Is the DOCTYPE, it’s not a meta tag and it’s not essential you add this to a page for good search engine placement, but if you want a page to validate in an HTML validator (i.e. http://validator.w3.org/ ) you’ll need to add the right one.
<title>Title Element : NOT a Meta Tag</title>
Again this isn’t a meta tag, but it’s sometimes referred to as a meta tag by those who don’t fully understand meta tags. The title element is very, very important to a pages optimisation, which is why we have an entire page dedicated to Title Optimization. The title should include the most important phrase for that page and possibly one or two highly relevant keywords to create related phrases.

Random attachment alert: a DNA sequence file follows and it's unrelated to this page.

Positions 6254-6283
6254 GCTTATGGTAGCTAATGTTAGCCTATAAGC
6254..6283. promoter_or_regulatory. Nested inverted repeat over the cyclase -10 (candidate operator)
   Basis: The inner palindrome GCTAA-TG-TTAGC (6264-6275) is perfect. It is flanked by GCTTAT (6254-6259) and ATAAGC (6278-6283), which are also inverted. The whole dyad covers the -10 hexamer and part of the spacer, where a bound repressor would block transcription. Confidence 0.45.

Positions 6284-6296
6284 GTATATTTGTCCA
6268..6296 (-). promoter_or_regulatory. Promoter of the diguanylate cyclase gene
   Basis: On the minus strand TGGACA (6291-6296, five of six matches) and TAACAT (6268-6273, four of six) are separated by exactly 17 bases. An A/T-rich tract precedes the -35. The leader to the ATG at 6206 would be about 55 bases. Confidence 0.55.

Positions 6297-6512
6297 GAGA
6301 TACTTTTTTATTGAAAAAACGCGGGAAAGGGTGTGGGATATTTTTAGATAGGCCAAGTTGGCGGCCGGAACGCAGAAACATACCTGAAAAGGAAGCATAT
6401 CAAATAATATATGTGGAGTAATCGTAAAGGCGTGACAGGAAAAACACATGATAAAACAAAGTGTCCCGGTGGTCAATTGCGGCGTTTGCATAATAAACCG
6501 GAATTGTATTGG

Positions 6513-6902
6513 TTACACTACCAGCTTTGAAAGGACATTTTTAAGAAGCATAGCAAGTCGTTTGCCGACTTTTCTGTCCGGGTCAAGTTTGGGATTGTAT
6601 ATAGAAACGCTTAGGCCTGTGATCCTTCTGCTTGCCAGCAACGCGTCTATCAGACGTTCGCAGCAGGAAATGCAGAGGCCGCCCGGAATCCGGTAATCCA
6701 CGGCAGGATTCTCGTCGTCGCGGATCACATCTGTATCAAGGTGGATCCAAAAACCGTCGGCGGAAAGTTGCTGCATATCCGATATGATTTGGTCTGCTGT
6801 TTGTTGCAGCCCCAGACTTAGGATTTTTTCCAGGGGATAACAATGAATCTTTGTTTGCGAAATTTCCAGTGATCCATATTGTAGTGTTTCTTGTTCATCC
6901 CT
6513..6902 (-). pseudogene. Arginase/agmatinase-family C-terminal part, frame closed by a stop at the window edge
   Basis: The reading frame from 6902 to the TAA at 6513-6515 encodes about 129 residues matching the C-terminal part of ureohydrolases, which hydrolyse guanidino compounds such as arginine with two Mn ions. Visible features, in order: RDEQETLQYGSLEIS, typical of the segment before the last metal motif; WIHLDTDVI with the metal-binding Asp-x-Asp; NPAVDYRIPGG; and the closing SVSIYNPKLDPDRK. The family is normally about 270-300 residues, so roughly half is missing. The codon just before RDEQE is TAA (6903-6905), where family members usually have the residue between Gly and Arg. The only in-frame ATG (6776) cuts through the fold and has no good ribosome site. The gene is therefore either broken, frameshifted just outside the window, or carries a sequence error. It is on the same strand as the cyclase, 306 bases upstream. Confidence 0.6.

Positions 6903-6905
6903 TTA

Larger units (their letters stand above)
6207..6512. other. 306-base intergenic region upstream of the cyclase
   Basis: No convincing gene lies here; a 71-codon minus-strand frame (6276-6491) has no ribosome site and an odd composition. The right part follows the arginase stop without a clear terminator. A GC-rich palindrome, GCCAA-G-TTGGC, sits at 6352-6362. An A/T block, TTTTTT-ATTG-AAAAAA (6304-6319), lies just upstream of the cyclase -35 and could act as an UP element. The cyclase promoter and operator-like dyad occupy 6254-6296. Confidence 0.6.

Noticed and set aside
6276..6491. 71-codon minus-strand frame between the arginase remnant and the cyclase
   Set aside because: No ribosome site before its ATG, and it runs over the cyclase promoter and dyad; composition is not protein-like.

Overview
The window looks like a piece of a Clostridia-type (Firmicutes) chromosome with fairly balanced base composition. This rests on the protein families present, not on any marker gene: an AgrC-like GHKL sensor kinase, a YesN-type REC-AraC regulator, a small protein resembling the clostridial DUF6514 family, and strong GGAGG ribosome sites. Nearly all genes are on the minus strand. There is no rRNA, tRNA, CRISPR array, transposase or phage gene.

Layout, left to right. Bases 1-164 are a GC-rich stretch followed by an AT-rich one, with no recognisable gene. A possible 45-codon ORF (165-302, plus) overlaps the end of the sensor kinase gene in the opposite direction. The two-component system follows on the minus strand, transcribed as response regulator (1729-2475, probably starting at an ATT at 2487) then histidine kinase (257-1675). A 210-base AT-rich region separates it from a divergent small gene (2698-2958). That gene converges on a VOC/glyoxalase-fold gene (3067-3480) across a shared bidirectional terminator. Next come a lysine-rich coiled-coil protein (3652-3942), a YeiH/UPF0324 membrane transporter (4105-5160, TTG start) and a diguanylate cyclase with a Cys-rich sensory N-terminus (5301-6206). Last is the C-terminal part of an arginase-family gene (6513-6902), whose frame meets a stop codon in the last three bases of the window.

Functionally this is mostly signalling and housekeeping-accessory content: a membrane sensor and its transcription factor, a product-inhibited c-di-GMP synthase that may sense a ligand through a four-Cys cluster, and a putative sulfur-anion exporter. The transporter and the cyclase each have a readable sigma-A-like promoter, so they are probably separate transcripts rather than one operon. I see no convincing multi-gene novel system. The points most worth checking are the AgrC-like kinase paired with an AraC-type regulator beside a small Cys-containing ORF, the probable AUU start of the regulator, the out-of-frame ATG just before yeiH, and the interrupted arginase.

<meta name="description" content="Meta Description Tag : This has no Google ranking value, but could be shown within Google search results, consider this advertising text, make it enticing to potential search engine visitors">
As covered earlier in Google the contents of the description meta tag will not have an impact on the pages search engine rankings, but may be used as the description in the search results: like an ad. So be descriptive, think about what a potential visitor might click on not keyword stuffing, though add the main SERP for that page so Google highlights it. In the Google search result screenshot below I searched for “Stallion Responsive Theme” note how the three keywords are in bold for both the title and the description.
For the two web pages listed above (note one is the home page) I haven’t created meta description tags (those are Google’s automated choice), if I wrote descriptions I’d make sure I used the main SERP within the first 150 characters: Google tends to truncate descriptions before 160 characters, so not much point creating a 200 character awesome ad if you loose a 1/4 of it!